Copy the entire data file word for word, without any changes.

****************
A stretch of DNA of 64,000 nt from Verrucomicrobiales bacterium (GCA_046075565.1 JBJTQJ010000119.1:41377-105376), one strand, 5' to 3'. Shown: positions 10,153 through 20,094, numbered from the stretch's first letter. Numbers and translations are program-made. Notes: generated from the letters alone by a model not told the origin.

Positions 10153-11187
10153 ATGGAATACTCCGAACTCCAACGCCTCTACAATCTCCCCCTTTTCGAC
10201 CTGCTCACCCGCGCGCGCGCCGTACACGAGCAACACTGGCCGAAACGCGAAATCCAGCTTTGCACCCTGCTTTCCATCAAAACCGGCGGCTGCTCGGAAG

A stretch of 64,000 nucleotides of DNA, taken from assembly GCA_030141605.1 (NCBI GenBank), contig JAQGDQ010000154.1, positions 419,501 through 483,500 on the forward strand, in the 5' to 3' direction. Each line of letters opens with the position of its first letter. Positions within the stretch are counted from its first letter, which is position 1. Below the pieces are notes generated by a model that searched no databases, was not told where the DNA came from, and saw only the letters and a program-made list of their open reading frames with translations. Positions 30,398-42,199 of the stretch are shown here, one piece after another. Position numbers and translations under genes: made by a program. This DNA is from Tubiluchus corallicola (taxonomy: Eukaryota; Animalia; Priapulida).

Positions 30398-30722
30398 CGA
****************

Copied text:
A stretch of DNA of 64,000 nt from Verrucomicrobiales bacterium (GCA_046075565.1 JBJTQJ010000119.1:41377-105376), one strand, 5' to 3'. Shown: positions 10,153 through 20,094, numbered from the stretch's first letter. Numbers and translations are program-made. Notes: generated from the letters alone by a model not told the origin.

Positions 10153-11187
10153 ATGGAATACTCCGAACTCCAACGCCTCTACAATCTCCCCCTTTTCGAC
10201 CTGCTCACCCGCGCGCGCGCCGTACACGAGCAACACTGGCCGAAACGCGAAATCCAGCTTTGCACCCTGCTTTCCATCAAAACCGGCGGCTGCTCGGAAG

A stretch of 64,000 nucleotides of DNA, taken from assembly GCA_030141605.1 (NCBI GenBank), contig JAQGDQ010000154.1, positions 419,501 through 483,500 on the forward strand, in the 5' to 3' direction. Each line of letters opens with the position of its first letter. Positions within the stretch are counted from its first letter, which is position 1. Below the pieces are notes generated by a model that searched no databases, was not told where the DNA came from, and saw only the letters and a program-made list of their open reading frames with translations. Positions 30,398-42,199 of the stretch are shown here, one piece after another. Position numbers and translations under genes: made by a program. This DNA is from Tubiluchus corallicola (taxonomy: Eukaryota; Animalia; Priapulida).

Positions 30398-30722
30398 CGA